I have come to appreciate some newer technologies over the last 12 months of practice. In a field fraught with therapeutic gimmicks, it is important to be aware of things that “sound too good to be true”.

In spite of this, I am definitely on board with micro needling, a simple and relatively inexpensive new solution to treat acne scars, large pores, stretch marks, hypopigmented spots and resistant tattoos.

Micro needling employs a series of small needles which are used to create small micro injuries in the skin. The device that we use, the Dermapen™, is easy to handle, requires a regular electric outlet and is the same size as a large pen. It is extremely transportable (unlike a lot of lasers), and has a relatively easy learning curve.

Micro needling induces fresh collagen and glycoaminoglycans formation in the dermis, the second layer of the skin. This creates a more supple and fresher appearing complexion. Micro injuries can also serve as a portal of entry for medication delivery, e.g., allowing us to treat acne scars with topical retinoids, red stretch marks with vitamin C (ascorbic acid) and hypopigmented skin spots with bimatoprost (Latisse™)

The entire procedure takes under 30 minutes and can be performed in a standard exam room without any special requirements or the need for protective eyeshields (unlike laser). Patients come into the office with a topical anesthetic applied on the treatment area. This is subsequently washed off and an antiseptic solution is applied to the skin. A hydrating serum, in many instances hyaluronic acid, is used to make the Dermapen™ glide easier and small linear passes are made over the skin. Usually two to three passes are applied over the treatment site in a horizontal, vertical and diagonal direction.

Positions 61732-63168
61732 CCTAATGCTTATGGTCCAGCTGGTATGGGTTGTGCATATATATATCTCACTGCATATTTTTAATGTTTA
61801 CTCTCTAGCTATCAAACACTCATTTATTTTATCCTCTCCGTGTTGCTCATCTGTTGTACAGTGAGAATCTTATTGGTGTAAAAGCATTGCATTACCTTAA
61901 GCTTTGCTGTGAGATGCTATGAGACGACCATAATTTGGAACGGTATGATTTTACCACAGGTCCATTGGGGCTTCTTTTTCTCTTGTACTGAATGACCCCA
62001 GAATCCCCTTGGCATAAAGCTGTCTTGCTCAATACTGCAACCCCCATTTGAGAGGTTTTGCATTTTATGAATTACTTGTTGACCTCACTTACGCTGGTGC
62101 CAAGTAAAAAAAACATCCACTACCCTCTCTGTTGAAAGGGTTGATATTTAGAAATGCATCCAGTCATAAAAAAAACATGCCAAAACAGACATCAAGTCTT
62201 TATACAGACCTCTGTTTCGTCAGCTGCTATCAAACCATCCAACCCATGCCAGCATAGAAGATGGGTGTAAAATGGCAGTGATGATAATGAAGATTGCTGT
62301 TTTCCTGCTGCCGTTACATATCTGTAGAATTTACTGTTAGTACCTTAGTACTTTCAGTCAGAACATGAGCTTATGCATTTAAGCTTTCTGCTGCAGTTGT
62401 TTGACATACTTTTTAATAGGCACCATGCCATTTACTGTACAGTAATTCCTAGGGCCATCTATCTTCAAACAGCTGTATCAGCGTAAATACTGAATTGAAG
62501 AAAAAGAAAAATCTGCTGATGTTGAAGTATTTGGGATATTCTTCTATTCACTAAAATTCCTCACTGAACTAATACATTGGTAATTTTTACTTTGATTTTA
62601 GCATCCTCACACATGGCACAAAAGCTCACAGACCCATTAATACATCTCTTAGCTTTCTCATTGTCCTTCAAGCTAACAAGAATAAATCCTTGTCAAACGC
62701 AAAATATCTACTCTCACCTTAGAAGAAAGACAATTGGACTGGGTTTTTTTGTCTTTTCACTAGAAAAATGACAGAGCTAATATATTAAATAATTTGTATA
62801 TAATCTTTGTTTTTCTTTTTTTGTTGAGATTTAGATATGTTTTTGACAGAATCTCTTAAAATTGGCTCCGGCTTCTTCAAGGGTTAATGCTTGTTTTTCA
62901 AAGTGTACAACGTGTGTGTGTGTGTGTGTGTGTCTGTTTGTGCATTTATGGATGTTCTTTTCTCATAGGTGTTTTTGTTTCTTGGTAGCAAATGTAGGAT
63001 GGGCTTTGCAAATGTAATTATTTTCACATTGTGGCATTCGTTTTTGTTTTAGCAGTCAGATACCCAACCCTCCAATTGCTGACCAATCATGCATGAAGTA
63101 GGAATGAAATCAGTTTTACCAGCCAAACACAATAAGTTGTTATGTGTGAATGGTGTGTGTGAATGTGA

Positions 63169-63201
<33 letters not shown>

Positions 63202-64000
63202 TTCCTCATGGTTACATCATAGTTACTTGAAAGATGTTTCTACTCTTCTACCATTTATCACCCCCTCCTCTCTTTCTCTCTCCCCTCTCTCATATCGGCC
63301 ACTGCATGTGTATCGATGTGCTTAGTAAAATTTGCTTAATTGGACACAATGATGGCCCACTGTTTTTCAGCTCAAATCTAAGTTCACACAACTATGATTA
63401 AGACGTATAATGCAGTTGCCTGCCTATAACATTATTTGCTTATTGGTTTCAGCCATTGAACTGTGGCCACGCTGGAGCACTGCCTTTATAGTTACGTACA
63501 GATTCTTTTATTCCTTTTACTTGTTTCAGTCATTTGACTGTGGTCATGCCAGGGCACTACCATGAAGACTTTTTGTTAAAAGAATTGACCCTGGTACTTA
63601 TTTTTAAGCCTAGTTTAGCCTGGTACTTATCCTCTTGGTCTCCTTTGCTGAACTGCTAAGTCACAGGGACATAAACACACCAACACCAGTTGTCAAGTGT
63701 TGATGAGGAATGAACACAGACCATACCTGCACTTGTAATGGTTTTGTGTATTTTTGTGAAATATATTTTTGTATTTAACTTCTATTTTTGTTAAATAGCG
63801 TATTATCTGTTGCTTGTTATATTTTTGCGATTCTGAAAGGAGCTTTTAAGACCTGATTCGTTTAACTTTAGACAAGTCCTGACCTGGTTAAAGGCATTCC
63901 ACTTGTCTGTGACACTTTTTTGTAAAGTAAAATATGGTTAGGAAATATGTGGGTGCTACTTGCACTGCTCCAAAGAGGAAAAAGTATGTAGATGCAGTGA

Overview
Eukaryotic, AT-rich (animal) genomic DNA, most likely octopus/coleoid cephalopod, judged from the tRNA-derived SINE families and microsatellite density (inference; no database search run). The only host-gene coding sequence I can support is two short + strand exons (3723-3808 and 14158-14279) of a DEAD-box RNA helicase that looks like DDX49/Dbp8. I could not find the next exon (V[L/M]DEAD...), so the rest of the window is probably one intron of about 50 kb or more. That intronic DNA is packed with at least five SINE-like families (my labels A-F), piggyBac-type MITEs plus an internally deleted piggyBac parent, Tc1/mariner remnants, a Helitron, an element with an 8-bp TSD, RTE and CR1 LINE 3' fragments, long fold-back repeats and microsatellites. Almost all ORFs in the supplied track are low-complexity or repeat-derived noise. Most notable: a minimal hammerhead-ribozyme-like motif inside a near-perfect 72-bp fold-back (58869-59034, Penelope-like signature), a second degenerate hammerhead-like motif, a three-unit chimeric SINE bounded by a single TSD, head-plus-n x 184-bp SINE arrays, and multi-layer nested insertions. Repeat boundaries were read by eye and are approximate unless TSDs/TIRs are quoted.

Another nice aspect of this technology is that the needle tips are inexpensive and disposable, there is no heat applied to the skin (making it safe for all ethnic skin types), and the depth of the needles can easily be changed depending on what we are trying to treat. Three sessions are usually required. Patients have minimal downtime ( 1-2 days) and discomfort is described as minimal- similar to a microdermabrasion.

In summary, micro needling is an up and coming technique that I believe will live up to the hype…and I am not one who is easily impressed.

For more info on Microneedling and to schedule a consultation, visit our Microneedling page- http://wp.me/P4Asez-17V

David T. Harvey, MD, FAAD, FACMS Mohs Surgeon & Cosmetic Dermatologist